It is with good reason that anyone who has experienced palliative care – either for themselves or for a loved one – is very appreciative… Many even have positive and life-giving, though often incredibly sorrowful, memories of it.
Whilst it still remains deeply misunderstood in the community, the contribution it makes to vulnerable, terminally ill patients at the end of their lives is incalculable.
As Dr Natasha Michael describes:
Palliative Care Week celebrates the simple but authentic and meaningful work undertaken by many palliative care services. This goes beyond the management of pain and symptoms to include providing biography services, life reviews through dignity therapy, music and art therapy that forms memory-making and allows for legacy-leaving, the pastoral provision of prayer, sacraments, reflections, meditations, the facilitation of family therapy sessions that allow for discourse, disclosure and closure. The efforts made to achieve the bucket list of travels, holidays, hot-air balloon rides, swims in the sea, weddings and Christening and Passover meals in a hospice or palliative care facility recognise the high human meaning and significance of giving thanks.
The more that the community understands the true nature of what is involved in palliative care, and its compassionate focus on the individual and their needs, the more people will recognise that this is exactly where government resources should be focused.
Sadly, there is an alarming trend occurring in Australia, which is that state governments, whilst recognising the deficit in palliative care funding in their jurisdictions (as evidenced by their inquiry reports which all attest to the shortfalls in funding), are choosing to focus on euthanasia and assisted suicide as the way forward, rather than prioritising adequate funding of palliative care.
Before Victoria legalised euthanasia, their inquiry into end of life choices made 49 recommendations – 30 related to the improvement of palliative care funding and access, and only one related to the introduction of assisted suicide.
Palliative Care Victoria requested an additional $65 million per annum to implement the recommendations… To its shame, the Victorian government committed to just $62 million – over a 5-year period.
Without funding, palliative care – one of the supposed ‘safeguards’ for Victoria’s euthanasia regime – is nothing but a rouse.
Looking to following in Victoria’s steps, Western Australia’s Committee into End of Life Choices found that the state has the lowest number of publicly funded palliative care beds per capita in the nation.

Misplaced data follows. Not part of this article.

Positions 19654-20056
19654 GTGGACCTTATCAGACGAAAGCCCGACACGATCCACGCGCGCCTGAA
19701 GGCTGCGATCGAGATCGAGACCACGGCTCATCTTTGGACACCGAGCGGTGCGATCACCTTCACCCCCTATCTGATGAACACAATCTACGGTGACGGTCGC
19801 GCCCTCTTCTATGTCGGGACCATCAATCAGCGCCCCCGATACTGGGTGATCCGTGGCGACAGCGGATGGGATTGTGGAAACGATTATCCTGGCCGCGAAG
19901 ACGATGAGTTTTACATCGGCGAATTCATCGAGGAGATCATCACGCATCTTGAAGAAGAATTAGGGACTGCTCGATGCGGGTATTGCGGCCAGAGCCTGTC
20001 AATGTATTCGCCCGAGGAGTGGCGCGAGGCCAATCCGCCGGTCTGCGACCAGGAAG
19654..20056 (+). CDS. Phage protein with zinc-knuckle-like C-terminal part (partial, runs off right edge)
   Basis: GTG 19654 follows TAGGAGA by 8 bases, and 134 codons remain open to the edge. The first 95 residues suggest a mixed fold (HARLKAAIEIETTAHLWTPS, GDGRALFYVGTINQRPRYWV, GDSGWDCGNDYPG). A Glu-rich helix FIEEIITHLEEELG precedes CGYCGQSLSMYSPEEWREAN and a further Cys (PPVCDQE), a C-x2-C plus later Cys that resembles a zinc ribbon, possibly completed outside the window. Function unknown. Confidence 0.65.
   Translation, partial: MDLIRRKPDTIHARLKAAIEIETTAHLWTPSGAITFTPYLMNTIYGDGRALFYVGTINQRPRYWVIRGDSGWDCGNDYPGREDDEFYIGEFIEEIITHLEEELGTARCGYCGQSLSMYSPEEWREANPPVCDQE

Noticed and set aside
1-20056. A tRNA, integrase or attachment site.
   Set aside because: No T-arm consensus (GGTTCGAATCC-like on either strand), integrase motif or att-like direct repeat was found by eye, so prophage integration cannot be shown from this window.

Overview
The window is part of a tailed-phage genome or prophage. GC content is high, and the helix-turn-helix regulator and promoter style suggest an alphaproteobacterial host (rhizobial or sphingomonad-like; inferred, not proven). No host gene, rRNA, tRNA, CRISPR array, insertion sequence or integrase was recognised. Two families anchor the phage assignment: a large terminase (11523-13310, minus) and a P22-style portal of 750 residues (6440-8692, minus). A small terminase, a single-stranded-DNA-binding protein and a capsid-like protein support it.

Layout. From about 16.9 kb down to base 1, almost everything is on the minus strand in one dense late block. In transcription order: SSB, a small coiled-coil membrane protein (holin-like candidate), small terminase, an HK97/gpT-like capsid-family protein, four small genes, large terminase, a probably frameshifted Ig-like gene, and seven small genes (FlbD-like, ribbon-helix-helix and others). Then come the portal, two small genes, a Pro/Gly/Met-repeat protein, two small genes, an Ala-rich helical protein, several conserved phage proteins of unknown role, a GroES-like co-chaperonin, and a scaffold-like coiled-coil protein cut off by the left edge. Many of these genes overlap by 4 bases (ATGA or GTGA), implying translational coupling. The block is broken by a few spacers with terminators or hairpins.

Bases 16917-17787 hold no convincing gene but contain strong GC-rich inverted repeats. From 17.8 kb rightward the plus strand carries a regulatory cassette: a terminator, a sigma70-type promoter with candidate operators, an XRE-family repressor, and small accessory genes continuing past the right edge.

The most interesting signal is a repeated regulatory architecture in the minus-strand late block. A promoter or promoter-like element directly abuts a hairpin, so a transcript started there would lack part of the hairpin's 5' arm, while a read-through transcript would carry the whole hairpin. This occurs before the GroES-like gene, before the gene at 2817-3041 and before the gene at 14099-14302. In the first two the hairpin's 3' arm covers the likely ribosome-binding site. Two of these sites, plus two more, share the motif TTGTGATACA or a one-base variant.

Their Minority Report outright states that:
“Informed consent to assisted suicide cannot be obtained unless good palliative care is actually available to the patient. A failure to appropriately control a patient’s pain or to provide access to palliative care can result in requests for euthanasia which cannot properly be termed voluntary.”
And yet, whilst Western Australia has announced a small increase in palliative care funding, the focus and priority of the government is fully and squarely on legalising death on demand.
It’s safe to say we have a culture crisis in our nation when, instead of doing all they can to ensure the most vulnerable Australians – the elderly, the sick – are able to receive the best palliative care available, no matter where they live or how much they earn, our governments are pouring their time, effort and soon-to-be-funding into killing them.
One can only hope this hasn’t got everything to do with the fact that the latter is infinitely cheaper.
During this, National Palliative Care Week 2019, these state governments would do well to heed the words of Australian Palliative Medicine professionals:
It would be unethical for any state jurisdiction in Australia to move to legalise for assisted suicide or euthanasia whilst many ill, aged and disabled Australians cannot yet access the support that they need. Such a move would not enhance choice, but instead reduce choice around the care and support for those in real need.
This week serves as a reminder of the incredible care provided by thousands of palliative care professionals around the country, and how vital it is that adequate funding and universal access is the priority, not death on demand.